Maybe you haven’t heard of Tanya Grotter (or her magic double-bass). But J. K. Rowling has, and she isn’t exactly happy about Tanya . . .
Tanya Grotter is the eponymous main character of a series of Russian fantasy novels written by Dmitri Yemets (Дми́трий Емец). Published by the Moscow based publisher Eskmo, the series began in 2002 with Tanya Grotter i Magicheskii Kontrabas (Tanya Grotter and the Magic Double-Bass). The series follows a young girl with magic powers. Orphaned when her parents are killed by an evil sorceress, she receives a distinguishing scar on her nose during the attack. Subsequently, she is poorly treated by her foster family (the Durnevs, her distant relatives) until she leaves home and finds her true place in the world attending the Tibidokh School of Magic. Sound a little too familiar?
J.K. Rowling and Time Warner, the producers of the Harry Potter movies, think it does. But that hasn’t stopped Russian audiences from falling in love with the series. During a nine-month period between 2002 and 2003, Russian booksellers sold 600,000 copies of Tanya Grotter books, compared to about 1.5 million copies of Russian translations of the Harry Potter series (which are, I might add, are twice as expensive than Yemets’s series).1
So in 2003 when the Dutch publisher Byblos was hoping to capitalize on the huge popularity of Emets’ work in Russia by bringing a translation of the work to the Western European book market, the Harry Potter team had a different idea. Byblos’s small edition of 7000 copies was blocked from publication in Dutch court after a short legal battle which turned on a strict interpretation and enforcement of international copyright and an author’s authority over adaptations of their works.
Rowling is well known for keeping a tight leash on fan fiction and other adaptations of her work, often serving cease and desist letters or bringing piratical publishers to court (of which there are tons!).2 This kind of centralization is easier than one might think since international copyright controls very much favor the “original author”. According to Tim Wu at Slate: “Under the Trade Related International Property treaty [for member of the World Trade Organization], original authors ‘enjoy the exclusive right of authorizing adaptations, arrangements and other alterations of their works'”.3 In other words any work that is derivative of some earlier work (with a current copyright and vigilant author) must be officially authorized by that original author in order to be officially published.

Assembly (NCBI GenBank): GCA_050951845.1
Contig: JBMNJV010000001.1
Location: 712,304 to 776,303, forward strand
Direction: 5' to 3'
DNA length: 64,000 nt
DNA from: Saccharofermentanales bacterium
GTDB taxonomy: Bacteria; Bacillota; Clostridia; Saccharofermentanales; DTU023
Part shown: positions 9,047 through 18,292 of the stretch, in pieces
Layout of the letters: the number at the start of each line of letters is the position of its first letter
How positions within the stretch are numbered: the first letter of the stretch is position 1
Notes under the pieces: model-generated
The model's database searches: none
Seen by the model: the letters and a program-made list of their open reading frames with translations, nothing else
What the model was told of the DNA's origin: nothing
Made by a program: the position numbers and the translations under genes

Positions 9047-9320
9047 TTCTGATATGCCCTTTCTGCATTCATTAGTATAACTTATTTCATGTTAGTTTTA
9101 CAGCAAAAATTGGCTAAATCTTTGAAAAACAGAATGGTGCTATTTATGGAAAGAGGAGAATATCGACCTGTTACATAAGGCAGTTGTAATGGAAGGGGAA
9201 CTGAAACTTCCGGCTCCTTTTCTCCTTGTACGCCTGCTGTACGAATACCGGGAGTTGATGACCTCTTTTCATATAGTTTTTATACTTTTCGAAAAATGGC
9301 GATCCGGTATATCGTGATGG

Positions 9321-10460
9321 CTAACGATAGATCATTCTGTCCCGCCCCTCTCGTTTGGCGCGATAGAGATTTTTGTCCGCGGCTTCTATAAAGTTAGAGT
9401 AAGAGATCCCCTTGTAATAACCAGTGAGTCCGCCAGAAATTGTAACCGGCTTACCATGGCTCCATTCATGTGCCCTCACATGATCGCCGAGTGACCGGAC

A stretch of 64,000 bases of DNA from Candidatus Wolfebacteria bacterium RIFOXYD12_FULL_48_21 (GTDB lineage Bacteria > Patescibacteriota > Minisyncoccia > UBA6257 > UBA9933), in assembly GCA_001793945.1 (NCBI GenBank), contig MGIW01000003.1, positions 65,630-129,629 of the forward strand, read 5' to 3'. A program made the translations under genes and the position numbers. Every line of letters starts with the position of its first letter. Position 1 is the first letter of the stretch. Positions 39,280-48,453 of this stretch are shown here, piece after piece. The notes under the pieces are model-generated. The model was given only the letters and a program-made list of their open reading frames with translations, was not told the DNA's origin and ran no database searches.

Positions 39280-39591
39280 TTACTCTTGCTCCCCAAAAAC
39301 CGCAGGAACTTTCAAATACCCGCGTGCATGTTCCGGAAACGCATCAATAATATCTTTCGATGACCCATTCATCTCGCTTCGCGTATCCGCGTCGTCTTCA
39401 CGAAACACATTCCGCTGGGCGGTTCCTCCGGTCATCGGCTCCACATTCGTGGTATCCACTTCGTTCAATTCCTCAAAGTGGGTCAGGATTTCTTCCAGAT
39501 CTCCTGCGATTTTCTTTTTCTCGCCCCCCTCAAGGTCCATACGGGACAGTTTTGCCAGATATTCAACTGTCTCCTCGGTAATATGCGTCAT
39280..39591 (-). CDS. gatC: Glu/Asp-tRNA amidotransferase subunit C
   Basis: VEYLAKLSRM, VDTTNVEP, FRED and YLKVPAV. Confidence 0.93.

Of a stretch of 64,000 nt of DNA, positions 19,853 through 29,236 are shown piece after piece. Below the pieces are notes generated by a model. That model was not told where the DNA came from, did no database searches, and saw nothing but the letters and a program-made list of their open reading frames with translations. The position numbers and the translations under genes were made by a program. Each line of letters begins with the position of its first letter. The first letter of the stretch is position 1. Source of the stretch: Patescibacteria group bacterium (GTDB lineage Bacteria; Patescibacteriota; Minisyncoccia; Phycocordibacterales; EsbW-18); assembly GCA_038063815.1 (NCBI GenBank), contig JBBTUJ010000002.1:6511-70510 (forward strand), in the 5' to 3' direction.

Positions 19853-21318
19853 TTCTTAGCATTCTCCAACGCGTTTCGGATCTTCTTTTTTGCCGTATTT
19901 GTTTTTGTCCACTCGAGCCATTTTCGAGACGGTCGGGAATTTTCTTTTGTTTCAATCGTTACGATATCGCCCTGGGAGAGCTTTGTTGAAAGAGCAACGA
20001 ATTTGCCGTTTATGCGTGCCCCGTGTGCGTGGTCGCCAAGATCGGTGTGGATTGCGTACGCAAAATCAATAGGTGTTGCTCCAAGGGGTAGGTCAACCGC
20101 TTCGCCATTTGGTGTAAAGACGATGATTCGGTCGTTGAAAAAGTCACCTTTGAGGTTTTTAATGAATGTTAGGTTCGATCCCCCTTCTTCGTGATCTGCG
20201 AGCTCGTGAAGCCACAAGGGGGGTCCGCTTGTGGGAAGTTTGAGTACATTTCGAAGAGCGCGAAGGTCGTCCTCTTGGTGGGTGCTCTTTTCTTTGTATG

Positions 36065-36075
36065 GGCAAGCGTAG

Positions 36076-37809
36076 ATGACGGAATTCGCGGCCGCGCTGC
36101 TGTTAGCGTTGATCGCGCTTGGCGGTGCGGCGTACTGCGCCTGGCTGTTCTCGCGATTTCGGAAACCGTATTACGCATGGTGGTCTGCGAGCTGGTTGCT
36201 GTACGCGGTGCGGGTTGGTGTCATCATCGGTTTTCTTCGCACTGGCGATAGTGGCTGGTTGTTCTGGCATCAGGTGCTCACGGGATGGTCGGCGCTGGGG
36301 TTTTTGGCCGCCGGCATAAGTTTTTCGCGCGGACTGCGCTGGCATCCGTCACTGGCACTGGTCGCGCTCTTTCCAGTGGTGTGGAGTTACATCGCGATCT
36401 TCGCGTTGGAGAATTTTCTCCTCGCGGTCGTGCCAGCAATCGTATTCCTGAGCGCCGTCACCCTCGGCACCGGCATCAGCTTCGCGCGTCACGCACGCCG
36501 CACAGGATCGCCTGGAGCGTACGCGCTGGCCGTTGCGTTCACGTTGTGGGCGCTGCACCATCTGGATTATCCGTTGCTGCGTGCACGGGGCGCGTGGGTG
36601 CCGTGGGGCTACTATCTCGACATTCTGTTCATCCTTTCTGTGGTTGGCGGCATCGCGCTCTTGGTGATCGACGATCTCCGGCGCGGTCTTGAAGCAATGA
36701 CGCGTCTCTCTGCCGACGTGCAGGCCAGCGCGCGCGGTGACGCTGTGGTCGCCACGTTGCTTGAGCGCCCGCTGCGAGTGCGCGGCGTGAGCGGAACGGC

Yet Yemets and his publishers maintain that Tanya Grotter is not an outright piracy. Rather they claim it is a parody of Rowling’s work, a characteristically Russian “cultural response” incorporating much material from Russian folklore and fairy tales.4 The series also seems to borrow from Greek mythology (for some reason) in a way that the Potter series does not.
The whole controversy revolves around where to draw the line between theft of original content and derivation. Satire and parody are necessarily derivative. So how can we tell the difference between bad parody (bad in the sense that the satire isn’t obvious or actually critical) and good piracy (good in the sense that it obviously resembles the work that “inspired” it)? Is there any formal difference between fan fiction, parody, and piracy? Or does it depend, not on the content of the derived works, but simply on the tastes of the authors and gatekeepers of the original work and how they view and judge subsequently related works?
These are philosophical questions, and probably too philosophical given the subject at hand. But perhaps by reading Tanya Grotter you can decide for yourself whether or not the series is a parody or a piracy. In case you don’t (like me) read Russian, there are free (and very unauthorized) translations available in PDF on the web. Uploaded and translated by the enigmatic Jane H. Buckingham, you can find Tanya Grotter (and other Emets titles) in the links below from Scribd.com.
For your scholarly erudition and philosophical contemplation:
Many thanks to Elena Alexeyeva of Princeton
for her generous gift of Potteriana in Russian!